• Milos Dunjic

Ripple xCurrent - Smart Departure From Ripple's Blockchain Legacy

In my role I am frequently asked to comment on and occasionally speak about Ripple's xCurrent 'blockchain solution'. Hm ... this is really tricky one. Yes, name Ripple is usually associated with blockchain technology. Ripple Labs gave us the original RCL blockchain platform and the associated XRP cryptocurrency. Unfortunately, I still hear many high end consultants (mainly from big four consultancies) and prominent blockchain evangelists confidently talking about Ripple xCurrent as the 'blockchain solution'. Being an Electrical Engineer (with major in Computer Science) by training, I always get bothered by these inaccuracies and have a strong desire to set the record straight.

Usually, the most people asking for my opinion and/or clarification on this matter, get initially very surprised (some in complete disbelief!) and then outright disappointed, when I finally explain why Ripple xCurrent, although a very smart technology platform, is not blockchain based at all. Since xCurrent is based on InterLedger Protocol (ILP), my explanation is usually focused on explaining what Ripple ILP is and isn't. After that, xCurrent explanation follows, but is almost always very trivial and quick.

Ripple InterLedger Protocol (ILP)

The traditional distributed ledger technology (a.k.a. BLOCKCHAIN) requires and mandates that all participating network nodes maintain (and 'see') the exact same ledger state in their individual distributed ledger replicas. In every DLT / blockchain implementation (including Ripple's own original Ripple Consensus Ledger or RCL) there is always one common ledger state that is replicated (via consensus reaching algorithm), to each participating node, without reliance on centralized coordination. That common ledger state is always maintained as a list of 'transactional blocks' that are backward linked (i.e. 'chained') via set of hash pointers. Blocks also contain 'proof of work' info (or 'proof of something'), which guarantees committed ledger state immutability (by making it ultra hard and expensive to be modified).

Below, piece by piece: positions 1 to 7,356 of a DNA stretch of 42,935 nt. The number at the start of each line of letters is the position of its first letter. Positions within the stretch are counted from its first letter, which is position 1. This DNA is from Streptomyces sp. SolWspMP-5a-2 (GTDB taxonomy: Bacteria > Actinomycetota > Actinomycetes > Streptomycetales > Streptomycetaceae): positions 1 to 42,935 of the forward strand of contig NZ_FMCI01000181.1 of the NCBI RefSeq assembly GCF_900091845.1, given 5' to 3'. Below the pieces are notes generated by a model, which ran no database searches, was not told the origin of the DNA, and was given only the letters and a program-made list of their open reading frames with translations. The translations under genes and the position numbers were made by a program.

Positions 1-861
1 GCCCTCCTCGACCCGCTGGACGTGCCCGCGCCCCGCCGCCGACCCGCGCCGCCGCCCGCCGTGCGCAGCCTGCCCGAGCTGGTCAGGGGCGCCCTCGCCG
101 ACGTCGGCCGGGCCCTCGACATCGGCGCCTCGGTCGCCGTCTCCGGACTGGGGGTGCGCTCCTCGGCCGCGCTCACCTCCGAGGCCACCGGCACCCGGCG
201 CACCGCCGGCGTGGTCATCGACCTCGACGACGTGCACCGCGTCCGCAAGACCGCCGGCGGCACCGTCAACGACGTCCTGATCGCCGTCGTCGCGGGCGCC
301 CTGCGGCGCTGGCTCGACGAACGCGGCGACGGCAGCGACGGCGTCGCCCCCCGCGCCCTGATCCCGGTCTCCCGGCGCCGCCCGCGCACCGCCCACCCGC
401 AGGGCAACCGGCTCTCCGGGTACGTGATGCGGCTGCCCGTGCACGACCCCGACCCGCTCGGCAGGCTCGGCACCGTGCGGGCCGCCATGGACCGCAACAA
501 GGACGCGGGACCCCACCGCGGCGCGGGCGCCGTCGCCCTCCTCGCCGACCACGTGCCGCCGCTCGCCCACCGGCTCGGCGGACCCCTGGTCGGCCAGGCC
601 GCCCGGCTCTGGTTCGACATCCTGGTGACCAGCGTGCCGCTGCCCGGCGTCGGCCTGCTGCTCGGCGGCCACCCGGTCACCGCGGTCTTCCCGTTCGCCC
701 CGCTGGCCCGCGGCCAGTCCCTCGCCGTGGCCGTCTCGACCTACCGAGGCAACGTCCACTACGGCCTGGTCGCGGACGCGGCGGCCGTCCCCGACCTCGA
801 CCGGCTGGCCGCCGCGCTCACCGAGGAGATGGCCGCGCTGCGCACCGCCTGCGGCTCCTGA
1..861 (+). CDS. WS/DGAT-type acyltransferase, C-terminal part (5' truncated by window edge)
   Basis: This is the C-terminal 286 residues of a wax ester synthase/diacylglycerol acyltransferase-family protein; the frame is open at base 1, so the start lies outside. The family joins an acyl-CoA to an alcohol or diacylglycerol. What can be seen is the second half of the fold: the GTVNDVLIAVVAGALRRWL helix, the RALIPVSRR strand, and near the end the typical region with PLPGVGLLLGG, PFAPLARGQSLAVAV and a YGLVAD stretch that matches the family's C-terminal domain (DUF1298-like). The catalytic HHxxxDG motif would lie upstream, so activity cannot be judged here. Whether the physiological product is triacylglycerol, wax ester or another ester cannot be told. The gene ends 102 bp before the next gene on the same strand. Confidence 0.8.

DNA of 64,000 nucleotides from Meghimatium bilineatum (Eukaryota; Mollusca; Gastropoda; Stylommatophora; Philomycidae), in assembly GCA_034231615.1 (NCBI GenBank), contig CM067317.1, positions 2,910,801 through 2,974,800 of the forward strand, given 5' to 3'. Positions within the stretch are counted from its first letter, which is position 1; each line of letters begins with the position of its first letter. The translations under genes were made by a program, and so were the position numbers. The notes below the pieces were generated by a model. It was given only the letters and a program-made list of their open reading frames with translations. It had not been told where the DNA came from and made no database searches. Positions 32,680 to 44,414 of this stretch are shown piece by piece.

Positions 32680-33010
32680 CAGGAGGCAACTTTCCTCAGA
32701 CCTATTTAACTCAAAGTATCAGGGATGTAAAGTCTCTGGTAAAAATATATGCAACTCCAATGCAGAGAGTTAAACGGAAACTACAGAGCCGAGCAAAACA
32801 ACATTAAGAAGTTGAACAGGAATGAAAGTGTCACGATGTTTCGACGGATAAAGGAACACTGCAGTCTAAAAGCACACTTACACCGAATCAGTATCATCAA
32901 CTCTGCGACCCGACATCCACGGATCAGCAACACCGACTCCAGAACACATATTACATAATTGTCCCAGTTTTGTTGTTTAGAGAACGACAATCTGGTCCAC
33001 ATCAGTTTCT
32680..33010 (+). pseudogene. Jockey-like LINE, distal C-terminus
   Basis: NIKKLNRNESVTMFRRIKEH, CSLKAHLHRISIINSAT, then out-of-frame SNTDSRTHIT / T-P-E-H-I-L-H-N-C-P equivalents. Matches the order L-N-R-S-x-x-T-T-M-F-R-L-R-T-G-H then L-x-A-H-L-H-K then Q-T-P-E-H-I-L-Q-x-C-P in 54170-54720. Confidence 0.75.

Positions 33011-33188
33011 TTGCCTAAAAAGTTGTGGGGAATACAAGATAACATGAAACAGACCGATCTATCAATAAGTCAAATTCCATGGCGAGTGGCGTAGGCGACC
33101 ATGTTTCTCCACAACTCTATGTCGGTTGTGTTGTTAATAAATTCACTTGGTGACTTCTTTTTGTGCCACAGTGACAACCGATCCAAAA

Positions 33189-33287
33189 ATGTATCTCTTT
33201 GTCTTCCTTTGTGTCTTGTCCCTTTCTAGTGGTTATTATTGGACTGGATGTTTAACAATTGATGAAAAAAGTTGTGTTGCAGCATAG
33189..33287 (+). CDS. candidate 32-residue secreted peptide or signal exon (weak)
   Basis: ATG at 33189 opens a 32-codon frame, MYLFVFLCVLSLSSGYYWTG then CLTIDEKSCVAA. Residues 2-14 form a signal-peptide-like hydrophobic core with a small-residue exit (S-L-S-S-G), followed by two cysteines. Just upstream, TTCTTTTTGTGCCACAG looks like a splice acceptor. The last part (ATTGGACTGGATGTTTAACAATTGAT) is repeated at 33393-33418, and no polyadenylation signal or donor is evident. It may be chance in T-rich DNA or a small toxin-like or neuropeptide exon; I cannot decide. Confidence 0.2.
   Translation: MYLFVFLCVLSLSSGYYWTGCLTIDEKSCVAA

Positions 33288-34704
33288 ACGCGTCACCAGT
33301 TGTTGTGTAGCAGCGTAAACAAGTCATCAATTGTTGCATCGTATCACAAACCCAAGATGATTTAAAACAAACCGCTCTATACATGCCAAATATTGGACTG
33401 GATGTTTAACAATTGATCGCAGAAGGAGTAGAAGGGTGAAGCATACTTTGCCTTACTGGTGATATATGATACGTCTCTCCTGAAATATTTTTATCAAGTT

That is not the case with the Ripple ILP implementation though, where there is no such common and replicated ledger state. Quite the opposite - in Ripple ILP, the ledger state that is maintained in each individual node, is inherently different than the ledger state in all other participating nodes . The Ripple ILP implementation therefore, coordinates updates to a set of distributed, inter-dependent and complementary, but mutually different ledger states, as part of an overall integrated end to end financial transaction execution.

Ripple ILP achieves that goal by ensuring that all of the different ledger state updates in participant nodes are coordinated in an atomic way, i.e. all executed in-sync together OR none at all. The ILP relies on Two Phase Commit (2PC) protocol, which was successfully used for several decades as standard method for centralized coordination of transaction updates in traditional distributed database and message queue systems.

The beauty of Ripple ILP is in that it further enhances the robustness and resiliency of the classic 2PC protocol, by requiring cryptographically signed ‘ready to commit’ indications from each of the participating nodes (in 2nd phase of 2PC protocol) and thus completely eliminating need for centralized coordinator. Instead, ILP is relying on distributed Byzantine-Fault-Tolerant (BFT) consensus algorithm between participating nodes, to reliably reach the final decision on whether to commit or abort their individual and incremental ledger state updates, along the transaction path.

Therefore Ripple ILP basically behaves as clever distributed cryptographic escrow solution, which is the direct result of the distributed 2PC coordination of the underlying individual ledger state updates as part of the end to end transaction.

As you can see, no blockchain is involved, as every node (sender, receiver or any of the connector nodes) maintains its own unique database state, which is usually different from other node states. There are no chained blocks, nor need for 'proof of something', period.

What About Ripple xCurrent?

Since Ripple xCurrent is implemented on top of the Ripple ILP, that's pretty much where need for further explanation usually ends for those who get it. xCurrent is nothing but standardized RESTful API layer on top of ILP, provided as part of the overall platform, for ease of integrating ILP into the rest of the enterprise.

For those still unconvinced? Maybe these can help too:

1) Original Ripple InterLedger White-paper

2) Ripple’s xCurrent does not function on distributed ledger technology, says Ripple

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